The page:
- Property Insurance: Solar systems need to be insured. For solar project owners, or solar developers with equity in their solar projects, solar property insurance protects the solar system itself (the solar panels, inverters, racking and hardware, etc.) from perils of wind, hail, fire, storms and other perils that can cause physical damage. Solar property insurance also protects against loss of business income if the system fails to operate, providing income protection in the event of business interruption.
- 3rd Party Solar Contractor Insurance: Solar project developers and tax equity investors need to work with solar contractors who are properly insured. Many times solar developers rely on certificates of insurance (COIs) from their sub-contractors and do not verify the nature of the coverage. This can leave the general contractor (the solar developer or sponsor) exposed in the event of a claim. A solar contractor insurance program can address all of these risk transfer requirements.
- Solar Production Insurance: For solar tax equity investment portfolios greater than 5MW, insurance is available to protect against shortfall in solar production. Solar production insurance is paired with solar property insurance on a “special” aka “All Risks” form.
- Cyber Liability and Errors & Omissions: Community solar projects require additional insurance to protect customer financial data, online billing systems and renewable energy. This is because community solar projects require managing consumer data that must be protected from breaches and cyber crime.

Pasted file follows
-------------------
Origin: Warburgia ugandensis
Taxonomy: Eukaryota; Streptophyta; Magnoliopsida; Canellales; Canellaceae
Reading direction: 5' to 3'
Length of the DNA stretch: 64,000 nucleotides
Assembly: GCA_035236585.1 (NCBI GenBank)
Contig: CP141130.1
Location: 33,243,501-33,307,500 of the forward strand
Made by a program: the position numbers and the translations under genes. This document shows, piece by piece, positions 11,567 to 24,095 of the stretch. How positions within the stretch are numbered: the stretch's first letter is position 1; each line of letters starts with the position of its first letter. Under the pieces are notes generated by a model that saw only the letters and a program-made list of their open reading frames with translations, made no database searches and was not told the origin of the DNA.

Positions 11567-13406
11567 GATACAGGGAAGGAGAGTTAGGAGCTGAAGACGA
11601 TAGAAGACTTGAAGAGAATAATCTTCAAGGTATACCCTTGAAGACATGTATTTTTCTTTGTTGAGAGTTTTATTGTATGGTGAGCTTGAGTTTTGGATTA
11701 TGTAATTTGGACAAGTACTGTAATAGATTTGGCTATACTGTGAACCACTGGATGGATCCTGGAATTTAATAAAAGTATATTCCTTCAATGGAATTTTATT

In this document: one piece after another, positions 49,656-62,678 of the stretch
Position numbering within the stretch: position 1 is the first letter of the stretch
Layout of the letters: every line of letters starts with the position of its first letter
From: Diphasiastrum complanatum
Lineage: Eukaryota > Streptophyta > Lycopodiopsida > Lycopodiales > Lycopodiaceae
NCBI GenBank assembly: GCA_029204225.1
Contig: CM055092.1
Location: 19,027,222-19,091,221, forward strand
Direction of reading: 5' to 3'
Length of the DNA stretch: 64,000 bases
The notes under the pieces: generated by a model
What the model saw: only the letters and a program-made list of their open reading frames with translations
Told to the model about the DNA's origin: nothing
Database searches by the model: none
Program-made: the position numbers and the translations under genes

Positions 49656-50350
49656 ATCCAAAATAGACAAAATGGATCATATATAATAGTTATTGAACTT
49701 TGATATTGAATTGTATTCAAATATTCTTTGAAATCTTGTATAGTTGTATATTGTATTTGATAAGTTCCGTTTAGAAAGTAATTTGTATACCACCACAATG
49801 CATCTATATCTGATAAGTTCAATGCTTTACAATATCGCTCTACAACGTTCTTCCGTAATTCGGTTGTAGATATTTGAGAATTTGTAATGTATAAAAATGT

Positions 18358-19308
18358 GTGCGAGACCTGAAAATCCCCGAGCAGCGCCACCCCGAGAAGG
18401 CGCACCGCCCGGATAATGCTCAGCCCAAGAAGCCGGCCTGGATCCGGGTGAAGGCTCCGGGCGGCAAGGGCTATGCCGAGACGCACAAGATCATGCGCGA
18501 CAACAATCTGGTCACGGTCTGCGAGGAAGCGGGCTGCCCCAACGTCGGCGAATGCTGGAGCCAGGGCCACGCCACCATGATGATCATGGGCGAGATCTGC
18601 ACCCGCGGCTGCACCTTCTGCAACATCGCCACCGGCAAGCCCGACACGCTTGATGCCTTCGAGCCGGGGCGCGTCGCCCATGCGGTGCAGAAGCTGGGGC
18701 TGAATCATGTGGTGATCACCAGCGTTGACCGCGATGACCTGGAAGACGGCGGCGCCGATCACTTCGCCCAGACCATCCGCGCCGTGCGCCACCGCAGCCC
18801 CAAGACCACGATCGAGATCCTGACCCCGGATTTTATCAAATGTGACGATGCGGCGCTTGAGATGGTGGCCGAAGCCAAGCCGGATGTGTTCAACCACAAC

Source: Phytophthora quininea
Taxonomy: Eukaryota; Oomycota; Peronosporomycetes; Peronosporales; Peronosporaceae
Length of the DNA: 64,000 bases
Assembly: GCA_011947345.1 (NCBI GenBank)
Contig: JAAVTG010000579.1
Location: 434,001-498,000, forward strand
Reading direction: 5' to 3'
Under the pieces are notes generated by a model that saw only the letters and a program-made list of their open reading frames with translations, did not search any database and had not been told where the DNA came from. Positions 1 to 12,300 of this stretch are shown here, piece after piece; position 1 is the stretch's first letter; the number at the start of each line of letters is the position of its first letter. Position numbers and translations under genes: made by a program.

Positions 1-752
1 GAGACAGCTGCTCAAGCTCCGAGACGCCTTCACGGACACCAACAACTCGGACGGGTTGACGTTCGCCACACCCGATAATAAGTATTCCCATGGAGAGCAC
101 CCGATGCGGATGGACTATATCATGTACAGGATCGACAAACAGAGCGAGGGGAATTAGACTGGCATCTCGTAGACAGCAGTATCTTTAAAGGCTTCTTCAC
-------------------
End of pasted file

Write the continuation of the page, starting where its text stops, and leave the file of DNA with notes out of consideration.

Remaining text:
- Directors and Officers Insurance: Do you need directors and officers insurance aka “D&O”? If you’re raising money from limited partners, or have outside or passive investors, you should consider D&O insurance. As the manager or general partner of a solar tax equity fund, you should have directors and officers insurance in place. This protects your business (and your personal assets) from a lawsuit by a LP, investor or employee for breach of fiduciary duty, among other potential claims. Other types of claims that may be protected by D&O include anti-trust, unfair trade practices and regulatory coverage. D&O may also be packaged with employment practices liability (EPLI), fiduciary and crime coverage in a full management liability insurance plan.
- Performance, payment and decommissioning bonds: Solar bonds are often required by state agencies or by developers or general contractors. Bonds may include payment and performance bonds, interconnection bonds and decommissioning bonds.
Understanding both the right type of tax equity financial structure, and having the necessary insurance in place, ensures that your solar tax equity investment will be a home run financially and a success for the future of renewable energy.
- The amount of the investment as a percentage of the total cost of the project is often affected by the amount of tax incentives available. The solar investment tax credit recently dropped from 30% to 26%. This may also reduce the percentage of tax equity investment as a percentage of the whole project. A 26% federal tax credit for the ITC may translate to a tax equity investment closer to 34.5%, as opposed to 40%.
- A detailed description of the tax and capital account implications of the partnership flip is available from Woodlawn Associates.
- Notice to proceed